Of course, it’s more meaningful when someone is on the receiving end of your celebrations—a coach or another artist who understands.

Who is there to listen and cheer you on?


If this is missing for you, I invite you to join our community. 

If you’re looking for new opportunities for showing and selling your art, join the Create Opportunities Challenge.

If you crave being around like-minded, forward-thinking artists who get you, look at my Art Biz Accelerator, which is open for new members.

This conversation is ongoing and I’d love to hear your thoughts on success in a comment.

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7 thoughts on “The Art Biz ep. 165: How to Feel Like a Successful Artist”

  1. I really enjoyed reading this, Alyson.

    A year and a half ago, a family member became quite ill and moved in with me. Helping this family member became my highest priority, and it took emotional and physical energy–and a great deal of time–away from painting.

    This year, I began getting my mojo back. I entered my first juried exhibition, and then I applied to be a guest artist at a wonderful gallery in Laguna Beach, California. I’m scheduled for this, in the summer of 2024. I’m now focusing on that body of work and having the time of my life!

    No grandchildren yet.

    My definition of success would be this: representation in a local, high-end gallery. I would gladly pay their commission in return for shipping my work, collecting the taxes and reporting them, and warehousing my work, in addition to displaying my paintings in their gallery.

    I’m not sure if any of your services would be appropriate right now for me? I’m mostly focused on creating the work, but as my guest artist show approaches, I think it will be good to have started an email newsletter, created a website and I’m not sure what else. (I have an Instagram account but no website yet. I want to complete more paintings before paying for the website.)

  2. Hello Alyson!
    A wonderful “just in time” and “I needed this” podcast. Why? Because one year ago I moved and I am now beginning to feel settled into my new location, some new routines, and new the people in my life. This is all great, BUT it also has me questioning an art project I started during the pandemic and that I have kept going to this day. I even managed to stay consistent throughout our move to a new state. But now, I wonder daily has the project run it’s course? How do I define success around something that did not quite grow roots—growing roots is my esoteric way of saying the project is not reaching as many people as I had initially hoped. When do I quit? How do I quit? If I drop my current project, then what? Maybe I did not try hard enough and I ought to keep going and do more marketing. Maybe this, maybe that… If I do drop the project, then how will I define my success? If I suddenly stop reaching customers in the way that has sustained me for over 2 years, then what? I am always evolving, I know this about myself. This upcoming potential pivot or quit is no exception. I’d like to add, I had 2 definitions of success for the project I am feeling amiss about right now: one was to reach a certain number of customers per month and the other was to continue the project no matter what for 2 years. I reached one of my definitions of success four months ago. The other has proved elusive, and is now making me constantly feel “unresolved.” You asked, “how do we define success as an artist?” Well, success needs a new definition on a regular basis or better said, “What will be my new definition of success if I drop the path I am on?” And “Who can help me?” However, often we cannot know the next definition of success until we take a chance on ourselves and drop the previous definition. Thus making room in our daily contemplations and plans. Can there be ONE BIG definition of success, like the person who shared the Agnes Martin story? Yes, there can! AND along the way there are also other definitions of progress that need tweaking along the way. OK, this got long. Thanks for the space to think via writing! -Suzanne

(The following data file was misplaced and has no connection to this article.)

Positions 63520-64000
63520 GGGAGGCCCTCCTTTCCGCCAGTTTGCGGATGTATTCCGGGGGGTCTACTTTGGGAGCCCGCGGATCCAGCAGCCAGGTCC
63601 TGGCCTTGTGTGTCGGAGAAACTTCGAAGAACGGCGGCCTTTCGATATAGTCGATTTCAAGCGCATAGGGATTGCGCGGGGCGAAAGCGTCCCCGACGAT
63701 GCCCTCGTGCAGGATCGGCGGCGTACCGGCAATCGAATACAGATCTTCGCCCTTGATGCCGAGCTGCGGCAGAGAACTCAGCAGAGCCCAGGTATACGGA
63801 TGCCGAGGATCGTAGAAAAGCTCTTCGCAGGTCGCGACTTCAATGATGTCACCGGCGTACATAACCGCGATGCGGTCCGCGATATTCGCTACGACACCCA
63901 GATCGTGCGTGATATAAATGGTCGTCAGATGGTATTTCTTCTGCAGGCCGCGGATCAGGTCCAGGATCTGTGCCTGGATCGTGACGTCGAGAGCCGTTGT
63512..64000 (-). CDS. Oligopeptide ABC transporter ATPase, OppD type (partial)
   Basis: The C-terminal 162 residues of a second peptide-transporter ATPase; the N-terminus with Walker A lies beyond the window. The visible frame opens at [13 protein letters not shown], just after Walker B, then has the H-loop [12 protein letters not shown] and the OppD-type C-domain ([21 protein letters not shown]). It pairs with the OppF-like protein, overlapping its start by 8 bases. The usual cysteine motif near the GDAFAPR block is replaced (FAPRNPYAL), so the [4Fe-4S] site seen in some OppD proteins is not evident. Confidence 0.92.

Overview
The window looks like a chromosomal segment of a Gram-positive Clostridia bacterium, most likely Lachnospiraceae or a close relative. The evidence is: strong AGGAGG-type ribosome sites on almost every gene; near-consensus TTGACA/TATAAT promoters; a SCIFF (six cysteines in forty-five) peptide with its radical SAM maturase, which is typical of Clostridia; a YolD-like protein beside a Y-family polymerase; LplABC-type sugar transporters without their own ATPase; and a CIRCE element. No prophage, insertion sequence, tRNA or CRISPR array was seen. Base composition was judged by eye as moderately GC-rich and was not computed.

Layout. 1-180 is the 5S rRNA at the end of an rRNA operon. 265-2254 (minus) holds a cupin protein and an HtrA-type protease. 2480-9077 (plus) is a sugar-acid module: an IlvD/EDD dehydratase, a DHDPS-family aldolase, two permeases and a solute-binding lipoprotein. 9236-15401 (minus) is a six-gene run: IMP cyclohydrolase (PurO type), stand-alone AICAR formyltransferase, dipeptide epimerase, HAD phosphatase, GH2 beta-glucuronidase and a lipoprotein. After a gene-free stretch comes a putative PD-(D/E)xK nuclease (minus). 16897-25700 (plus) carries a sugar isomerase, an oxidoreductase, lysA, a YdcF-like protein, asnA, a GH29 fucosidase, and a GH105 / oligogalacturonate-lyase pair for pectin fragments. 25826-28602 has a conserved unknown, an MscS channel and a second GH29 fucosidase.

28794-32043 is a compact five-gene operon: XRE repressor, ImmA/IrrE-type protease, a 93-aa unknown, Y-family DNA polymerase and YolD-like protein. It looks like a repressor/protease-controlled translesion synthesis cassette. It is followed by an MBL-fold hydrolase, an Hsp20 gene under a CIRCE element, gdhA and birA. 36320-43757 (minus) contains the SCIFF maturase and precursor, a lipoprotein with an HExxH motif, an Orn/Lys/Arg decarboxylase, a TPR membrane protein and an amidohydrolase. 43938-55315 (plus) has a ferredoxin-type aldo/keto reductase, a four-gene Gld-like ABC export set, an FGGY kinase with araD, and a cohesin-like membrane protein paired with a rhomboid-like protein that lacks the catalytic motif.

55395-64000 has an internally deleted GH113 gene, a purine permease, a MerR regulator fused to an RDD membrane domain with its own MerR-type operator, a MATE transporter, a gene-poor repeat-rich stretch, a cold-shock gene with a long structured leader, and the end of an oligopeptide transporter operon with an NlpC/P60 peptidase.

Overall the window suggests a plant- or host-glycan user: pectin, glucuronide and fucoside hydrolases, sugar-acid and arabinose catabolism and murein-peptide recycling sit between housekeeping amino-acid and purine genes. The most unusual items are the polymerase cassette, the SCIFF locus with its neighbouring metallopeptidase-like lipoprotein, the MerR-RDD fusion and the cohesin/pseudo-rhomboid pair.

3. Another wonderful podcast Alyson. For me success is defined by the fact that I am able to do what I love and make a good living at it. I’ve dedicated years to learning all the various aspects and have maintained coaches all along the way. Currently what is making me happy is no longer my only own success but seeing those in the online courses succeed based on their own goals.

    I remember in 2008 when the stock market dropped and all art sales were at a standstill I was devastated for about two weeks. Then it hit me that I can recreate my life and made a new plan which began to immediately take shape. The only thing we can control is ourself and once we learn how to shift our mindset, make a plan and work it, we will have our version of success if we don’t give up. I am strong at manifesting due to visualization practices and have been blessed with much success. When I desire something new and don’t know how to achieve it, I align myself with people who have already done it and set out to learn from them. I’m excited to be in this community because one thing I know for sure, we can’t have success without being a part of a team in some way. Thanks for having me. There is always so much more to learn.

    1. Alyson Stanfield

      Linda: I love your perspective and positive mindset. We’re lucky to have you in our midst.

    1. Alyson Stanfield

      Thanks, Brooke. Yes, it feels incomplete without someone on the other end, which is why I insist that it is ultimately about communicating ideas and having a conversation around it.

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Get a transcript of episode 182 of The Art Biz (Rethinking Mailing Lists for Artists) followed by a 3-page worksheet to evaluate the overall health and usage of the 3 types of artist lists.